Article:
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Colorado movie theater shooting rampage grabs headlines abroad

July 20, 2012 |  5:37 pm


The shooting rampage early Friday that killed a dozen people who had been at a Colorado movie theater grabbed headlines from Brazil to China, reflecting global fascination and horror over the violence.

The tragedy in the Denver suburb of Aurora -- a gunman opened fire at a screening of "The Dark Knight Rises" -- was a top story in papers and on news channels worldwide.  French President Francois Hollande told Le Monde that  he was shocked and sent condolences to American families affected by the shooting. The Paris premiere of the new Batman film was canceled and interviews with the stars in the French capital were reportedly scuttled.

In Rome, the Vatican's spokesman was reported as saying that Roman Catholic Church officials were praying for the victims of the shooting. The news also ran in Mexico, Argentina, Russia, Japan, South Africa and India. It was the most read story on news websites in Chile and Britain, running alongside world news about continuing carnage in Syria and the aftermath of a bus bombing in Bulgaria.

The Aurora shootings alarmed readers across the globe because of the horrific circumstances of a lone gunman entering a movie theater and opening fire on unsuspecting moviegoers. Ten died in the theater, two died at hospitals and nearly 60 were wounded, with many in critical condition, officials said.

Beyond the frightening crime itself, some analysts and commentators said, the shootings represent something about American culture that many other countries find difficult to understand.

“This is seen as a very American story. Many people see our gun laws and the 2nd Amendment as exceptional, if not unique,” said Geneva Overholser, director of USC's Annenberg School for Communication and Journalism. “And it seems like a phenomenon in American culture that we have these young men who just kind of go mad and shoot large numbers of people.”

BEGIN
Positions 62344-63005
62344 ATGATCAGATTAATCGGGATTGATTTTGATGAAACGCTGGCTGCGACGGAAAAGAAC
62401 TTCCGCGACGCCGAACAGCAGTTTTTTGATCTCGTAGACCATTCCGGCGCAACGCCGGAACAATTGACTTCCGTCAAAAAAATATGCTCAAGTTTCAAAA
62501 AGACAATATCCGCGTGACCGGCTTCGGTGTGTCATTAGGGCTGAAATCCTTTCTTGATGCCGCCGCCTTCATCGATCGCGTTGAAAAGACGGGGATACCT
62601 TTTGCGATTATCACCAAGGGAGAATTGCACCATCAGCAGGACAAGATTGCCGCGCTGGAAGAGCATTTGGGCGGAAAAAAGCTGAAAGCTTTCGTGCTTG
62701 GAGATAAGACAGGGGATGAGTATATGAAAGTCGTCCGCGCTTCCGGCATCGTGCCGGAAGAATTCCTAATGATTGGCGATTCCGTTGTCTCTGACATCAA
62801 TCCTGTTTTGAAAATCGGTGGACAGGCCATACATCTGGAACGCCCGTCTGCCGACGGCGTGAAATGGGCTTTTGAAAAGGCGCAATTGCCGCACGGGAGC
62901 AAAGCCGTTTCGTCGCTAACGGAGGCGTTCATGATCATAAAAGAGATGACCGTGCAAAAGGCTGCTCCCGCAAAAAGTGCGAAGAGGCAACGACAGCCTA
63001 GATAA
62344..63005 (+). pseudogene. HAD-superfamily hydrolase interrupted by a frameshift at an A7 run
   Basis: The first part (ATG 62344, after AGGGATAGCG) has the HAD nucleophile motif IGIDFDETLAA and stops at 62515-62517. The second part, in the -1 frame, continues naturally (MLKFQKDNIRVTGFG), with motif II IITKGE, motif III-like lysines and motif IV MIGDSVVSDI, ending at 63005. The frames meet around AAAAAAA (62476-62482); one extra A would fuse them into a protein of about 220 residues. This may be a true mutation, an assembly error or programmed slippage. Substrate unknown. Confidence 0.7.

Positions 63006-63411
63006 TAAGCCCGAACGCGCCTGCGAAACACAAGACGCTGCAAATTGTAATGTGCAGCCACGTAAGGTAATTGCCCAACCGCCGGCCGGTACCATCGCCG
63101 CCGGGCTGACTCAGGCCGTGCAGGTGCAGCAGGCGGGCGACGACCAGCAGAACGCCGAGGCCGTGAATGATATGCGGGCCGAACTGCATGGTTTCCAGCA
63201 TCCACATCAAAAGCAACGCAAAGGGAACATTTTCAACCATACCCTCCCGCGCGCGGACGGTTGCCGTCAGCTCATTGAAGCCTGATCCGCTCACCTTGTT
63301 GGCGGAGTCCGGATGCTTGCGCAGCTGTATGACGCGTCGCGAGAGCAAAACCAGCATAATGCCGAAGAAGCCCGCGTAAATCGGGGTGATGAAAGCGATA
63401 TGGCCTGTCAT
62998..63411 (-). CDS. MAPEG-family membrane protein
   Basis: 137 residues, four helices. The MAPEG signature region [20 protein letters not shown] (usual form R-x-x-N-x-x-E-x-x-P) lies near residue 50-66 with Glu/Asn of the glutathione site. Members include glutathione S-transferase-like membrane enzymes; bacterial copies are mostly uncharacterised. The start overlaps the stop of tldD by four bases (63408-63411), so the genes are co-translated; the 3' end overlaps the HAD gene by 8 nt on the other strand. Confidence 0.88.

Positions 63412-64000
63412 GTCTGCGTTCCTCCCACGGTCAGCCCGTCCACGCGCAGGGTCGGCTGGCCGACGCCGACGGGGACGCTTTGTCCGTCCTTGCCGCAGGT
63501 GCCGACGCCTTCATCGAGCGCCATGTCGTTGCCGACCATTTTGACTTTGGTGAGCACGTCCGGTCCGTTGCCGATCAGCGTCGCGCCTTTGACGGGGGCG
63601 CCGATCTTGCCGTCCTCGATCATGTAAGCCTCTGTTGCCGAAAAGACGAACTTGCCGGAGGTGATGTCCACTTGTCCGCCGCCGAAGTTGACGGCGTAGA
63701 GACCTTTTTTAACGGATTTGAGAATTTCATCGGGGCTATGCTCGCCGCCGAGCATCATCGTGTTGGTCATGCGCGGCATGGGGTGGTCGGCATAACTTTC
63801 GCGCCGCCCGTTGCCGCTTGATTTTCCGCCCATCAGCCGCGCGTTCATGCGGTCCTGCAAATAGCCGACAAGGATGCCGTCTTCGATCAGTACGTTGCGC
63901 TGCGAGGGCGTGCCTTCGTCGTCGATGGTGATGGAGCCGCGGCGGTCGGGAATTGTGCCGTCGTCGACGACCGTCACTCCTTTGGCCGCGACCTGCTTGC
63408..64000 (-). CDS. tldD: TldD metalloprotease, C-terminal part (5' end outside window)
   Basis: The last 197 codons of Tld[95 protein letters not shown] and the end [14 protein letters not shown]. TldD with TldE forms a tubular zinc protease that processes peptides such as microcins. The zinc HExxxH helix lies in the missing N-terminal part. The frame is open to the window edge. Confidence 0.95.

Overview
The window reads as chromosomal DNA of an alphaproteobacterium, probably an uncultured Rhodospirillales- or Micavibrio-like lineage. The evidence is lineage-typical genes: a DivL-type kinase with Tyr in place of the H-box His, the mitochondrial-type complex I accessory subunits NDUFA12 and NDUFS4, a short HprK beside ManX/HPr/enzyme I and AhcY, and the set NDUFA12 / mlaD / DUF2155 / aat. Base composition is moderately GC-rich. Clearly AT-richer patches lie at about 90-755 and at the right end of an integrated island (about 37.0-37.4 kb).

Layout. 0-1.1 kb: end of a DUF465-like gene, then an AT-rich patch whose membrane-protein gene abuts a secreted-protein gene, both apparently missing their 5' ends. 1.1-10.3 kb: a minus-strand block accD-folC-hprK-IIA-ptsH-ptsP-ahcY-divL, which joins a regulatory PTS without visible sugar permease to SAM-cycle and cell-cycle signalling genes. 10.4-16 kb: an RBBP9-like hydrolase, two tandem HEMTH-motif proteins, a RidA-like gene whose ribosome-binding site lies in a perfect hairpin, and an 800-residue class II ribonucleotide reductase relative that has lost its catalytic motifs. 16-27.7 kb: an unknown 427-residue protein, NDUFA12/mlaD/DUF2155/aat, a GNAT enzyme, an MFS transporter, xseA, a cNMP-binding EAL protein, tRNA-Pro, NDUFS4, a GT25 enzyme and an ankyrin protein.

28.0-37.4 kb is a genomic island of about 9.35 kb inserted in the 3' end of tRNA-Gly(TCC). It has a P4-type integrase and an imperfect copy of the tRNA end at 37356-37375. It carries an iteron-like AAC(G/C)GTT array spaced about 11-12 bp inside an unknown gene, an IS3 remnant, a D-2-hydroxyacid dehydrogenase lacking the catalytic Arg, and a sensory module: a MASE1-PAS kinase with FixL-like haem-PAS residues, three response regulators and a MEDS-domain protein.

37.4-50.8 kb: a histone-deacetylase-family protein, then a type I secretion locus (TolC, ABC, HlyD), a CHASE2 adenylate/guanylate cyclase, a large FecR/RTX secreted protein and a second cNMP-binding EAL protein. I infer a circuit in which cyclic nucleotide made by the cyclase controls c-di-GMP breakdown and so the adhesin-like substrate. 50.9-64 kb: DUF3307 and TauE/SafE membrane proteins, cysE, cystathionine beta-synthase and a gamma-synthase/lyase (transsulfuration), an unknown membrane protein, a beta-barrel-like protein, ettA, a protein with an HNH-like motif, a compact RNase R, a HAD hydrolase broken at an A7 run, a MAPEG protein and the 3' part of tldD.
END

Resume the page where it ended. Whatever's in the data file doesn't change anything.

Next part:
Outside the United States, many commentators argued that the tragedy was tied to the nation's  gun laws, widely seen as far looser than those of other countries. Haaretz, an Israeli daily, ran a column dubbing mass shootings “as American as apple pie,” decrying its “outrageously liberal gun laws.”

In China, the Global Times interviewed the director of the Center of American Studies at Renmin University, who held American gun culture partly to blame in the attack. And in the United Arab Emirates, the Khalej Times editorialized, “The powerful gun lobby runs America and all attempt to restrict sales has always been met with stiff opposition.”

The tragedy combines a cultural phenomenon that can mystify outsiders with a familiar situation they can easily empathize with, Overholser said, making the story intensely interesting around the world.

"All of us can picture ourselves there, trapped in the dark. Who doesn’t go to the movies?” she said.

While sympathy for the Colorado victims and their families poured in from all over the globe, the fascination with the Aurora tragedy nagged at some people. Some Twitter users, for example, wondered why killings elsewhere in the world weren't generating as much instant attention and outrage.

"obviously i care about the #theatershooting, cuz every life matters, but i wish ppl also talked about the hundreds martyred today in #Syria," one Syrian woman born in the United States wrote on Twitter.


'All you heard was 'Get down! Get down!''

Massacre unfolds 15 miles from Columbine

Feinstein: Shooting raises gun-violence issue

-- Emily Alpert in Los Angeles

Photo: Police block access to the Town Center Mall after a gunman opened fire in the Century 16 Theater in  Aurora, Colo.,  early Friday. Credit: Bob Pearson / European Pressphoto Agency